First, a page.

© 2019 by Sebastiaan West and Alexander Allison

About the Band

The Two Tones is a new Trad-fusion band from the Green Mountains of Vermont. Members Alexander Allison and Sebastiaan West met while in the Young Tradition Vermont Touring Group, and a rapidly blossoming friendship soon turned into a serious musical partnership. The band regularly plays contra dances throughout Vermont as well as concerts and private events. They placed second in the Young Tradition Vermont Competition in 2018, and have traveled to and performed in Japan, Scotland, and Cape Breton as a part of the Young Tradition Vermont Touring Group. They play a wide range of styles, from Irish to Cajun to jazz to rock, and are constantly pushing the boundaries of their musical vocabularies. 

Sebastiaan West

Originally a classical pianist, Sebastiaan West began to fall into the traditional world upon joining the Young Tradition Vermont Touring Group in 2017. On their tour of Cape Breton, Nova Scotia, he fell in love with traditional piano; two years later, he's bought a few accordions, a melodica, and is actively playing and engaging in Irish, Scottish, Québécois, and Cape Breton traditional music. His jazz background sometimes rears its head in an unorthodox chord voicing or a contrapuntal bass line. He seeks to blend sounds, colors, and lines from different styles in the aim of self-expression, creating a sound that doesn't particularly fit into one genre yet is keenly recognizable. While not a skilled dancer, Sebastiaan is an avid contra-goer and can be found grooving out to nearly any tune or beat at any point of the day.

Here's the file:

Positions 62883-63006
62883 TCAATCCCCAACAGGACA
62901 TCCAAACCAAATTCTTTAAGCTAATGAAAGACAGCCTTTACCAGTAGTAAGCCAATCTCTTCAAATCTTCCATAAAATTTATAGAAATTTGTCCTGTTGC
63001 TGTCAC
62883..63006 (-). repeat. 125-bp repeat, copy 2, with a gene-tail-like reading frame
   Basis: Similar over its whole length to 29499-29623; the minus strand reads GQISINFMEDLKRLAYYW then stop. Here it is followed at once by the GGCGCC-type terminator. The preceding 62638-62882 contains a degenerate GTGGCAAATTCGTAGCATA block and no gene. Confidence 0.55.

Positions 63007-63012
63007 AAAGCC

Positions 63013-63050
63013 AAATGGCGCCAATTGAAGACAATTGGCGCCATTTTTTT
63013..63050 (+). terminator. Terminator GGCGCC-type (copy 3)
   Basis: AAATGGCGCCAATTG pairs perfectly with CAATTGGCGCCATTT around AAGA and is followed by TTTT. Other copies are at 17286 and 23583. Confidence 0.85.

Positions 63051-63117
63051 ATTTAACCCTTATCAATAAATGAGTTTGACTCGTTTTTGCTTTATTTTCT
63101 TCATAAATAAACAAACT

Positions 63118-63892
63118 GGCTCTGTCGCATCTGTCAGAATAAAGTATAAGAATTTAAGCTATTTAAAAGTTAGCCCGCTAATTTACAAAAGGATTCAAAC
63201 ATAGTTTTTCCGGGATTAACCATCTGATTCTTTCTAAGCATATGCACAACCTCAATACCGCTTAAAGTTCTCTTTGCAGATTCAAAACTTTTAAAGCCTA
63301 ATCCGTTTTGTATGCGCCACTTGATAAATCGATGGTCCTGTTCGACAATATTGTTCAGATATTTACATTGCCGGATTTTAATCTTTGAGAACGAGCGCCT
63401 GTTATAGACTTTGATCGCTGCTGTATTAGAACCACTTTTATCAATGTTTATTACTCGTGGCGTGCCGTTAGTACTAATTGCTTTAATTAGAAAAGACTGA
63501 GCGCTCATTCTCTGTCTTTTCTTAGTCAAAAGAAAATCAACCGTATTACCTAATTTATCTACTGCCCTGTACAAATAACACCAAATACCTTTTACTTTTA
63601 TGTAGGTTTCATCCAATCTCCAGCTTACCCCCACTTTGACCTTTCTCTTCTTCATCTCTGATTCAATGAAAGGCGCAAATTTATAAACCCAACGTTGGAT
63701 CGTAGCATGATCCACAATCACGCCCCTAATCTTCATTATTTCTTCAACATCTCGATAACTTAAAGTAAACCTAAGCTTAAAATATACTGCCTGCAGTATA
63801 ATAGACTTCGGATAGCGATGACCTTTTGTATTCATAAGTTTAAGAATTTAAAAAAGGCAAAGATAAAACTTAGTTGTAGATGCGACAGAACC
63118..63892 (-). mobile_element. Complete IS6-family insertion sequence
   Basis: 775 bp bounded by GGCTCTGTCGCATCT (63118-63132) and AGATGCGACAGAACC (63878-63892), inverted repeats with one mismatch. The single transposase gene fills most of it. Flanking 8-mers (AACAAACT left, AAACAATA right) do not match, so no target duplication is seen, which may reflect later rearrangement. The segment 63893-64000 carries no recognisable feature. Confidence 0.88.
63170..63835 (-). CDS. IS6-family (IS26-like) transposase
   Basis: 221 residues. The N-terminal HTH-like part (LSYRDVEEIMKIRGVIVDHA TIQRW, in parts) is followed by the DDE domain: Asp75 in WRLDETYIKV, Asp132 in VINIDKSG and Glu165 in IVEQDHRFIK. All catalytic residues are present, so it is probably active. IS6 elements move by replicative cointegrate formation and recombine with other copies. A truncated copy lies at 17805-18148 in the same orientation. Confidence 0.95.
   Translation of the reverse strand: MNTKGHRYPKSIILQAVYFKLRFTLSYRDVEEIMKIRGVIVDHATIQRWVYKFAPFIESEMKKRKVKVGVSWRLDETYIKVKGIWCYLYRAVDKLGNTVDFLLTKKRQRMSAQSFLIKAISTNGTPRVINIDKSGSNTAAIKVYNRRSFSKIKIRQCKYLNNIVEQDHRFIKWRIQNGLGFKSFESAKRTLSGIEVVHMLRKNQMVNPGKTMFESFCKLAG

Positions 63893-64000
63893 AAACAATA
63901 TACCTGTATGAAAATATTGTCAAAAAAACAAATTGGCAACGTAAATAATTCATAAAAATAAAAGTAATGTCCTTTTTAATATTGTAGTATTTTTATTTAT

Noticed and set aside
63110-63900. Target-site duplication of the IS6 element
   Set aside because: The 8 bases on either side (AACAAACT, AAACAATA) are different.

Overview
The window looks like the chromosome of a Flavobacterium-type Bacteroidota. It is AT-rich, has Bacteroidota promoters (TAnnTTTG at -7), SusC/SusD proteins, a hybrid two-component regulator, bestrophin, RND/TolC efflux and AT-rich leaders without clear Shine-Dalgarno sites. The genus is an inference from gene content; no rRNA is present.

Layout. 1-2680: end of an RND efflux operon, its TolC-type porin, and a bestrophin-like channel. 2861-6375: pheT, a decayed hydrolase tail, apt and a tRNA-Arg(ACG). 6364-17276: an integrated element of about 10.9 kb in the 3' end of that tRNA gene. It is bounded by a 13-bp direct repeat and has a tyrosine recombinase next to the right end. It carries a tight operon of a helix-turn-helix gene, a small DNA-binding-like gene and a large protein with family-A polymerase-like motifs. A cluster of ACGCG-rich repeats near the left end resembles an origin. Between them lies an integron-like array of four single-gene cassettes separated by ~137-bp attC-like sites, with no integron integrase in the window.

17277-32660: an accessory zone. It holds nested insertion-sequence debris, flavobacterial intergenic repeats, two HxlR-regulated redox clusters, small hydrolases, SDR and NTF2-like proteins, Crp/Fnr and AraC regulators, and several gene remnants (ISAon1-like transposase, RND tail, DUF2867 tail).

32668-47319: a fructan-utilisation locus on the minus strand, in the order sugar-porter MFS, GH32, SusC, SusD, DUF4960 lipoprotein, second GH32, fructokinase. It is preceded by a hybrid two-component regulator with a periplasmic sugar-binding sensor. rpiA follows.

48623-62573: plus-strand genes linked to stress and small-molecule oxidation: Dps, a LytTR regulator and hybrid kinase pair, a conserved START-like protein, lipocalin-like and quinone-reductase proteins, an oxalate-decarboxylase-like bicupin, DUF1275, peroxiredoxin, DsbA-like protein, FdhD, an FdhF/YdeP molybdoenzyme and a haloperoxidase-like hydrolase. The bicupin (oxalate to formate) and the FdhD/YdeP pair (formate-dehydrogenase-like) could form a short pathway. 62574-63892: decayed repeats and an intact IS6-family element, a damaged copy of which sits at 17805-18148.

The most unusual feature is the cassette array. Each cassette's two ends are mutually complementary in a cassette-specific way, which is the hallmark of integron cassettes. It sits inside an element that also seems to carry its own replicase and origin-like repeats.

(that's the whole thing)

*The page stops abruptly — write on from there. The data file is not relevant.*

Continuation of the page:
Alexander Allison

Alexander Allison is a versatile musician, playing a wide range of styles including Irish, Scottish, Cajun, and Swing. He has been playing fiddle since 2012 and has been singing for his entire life, starting in a youth church choir. He has been playing with the Young Tradition Touring Group for four years. He has studied under the likes of Liz Carroll, David Greely, Pascal Miousse, and Pete Sutherland. He regards music as an art form, exploring the diversity of each and every piece and composer, recognizing that a given tune or song can be interpreted in many ways, through many different lenses.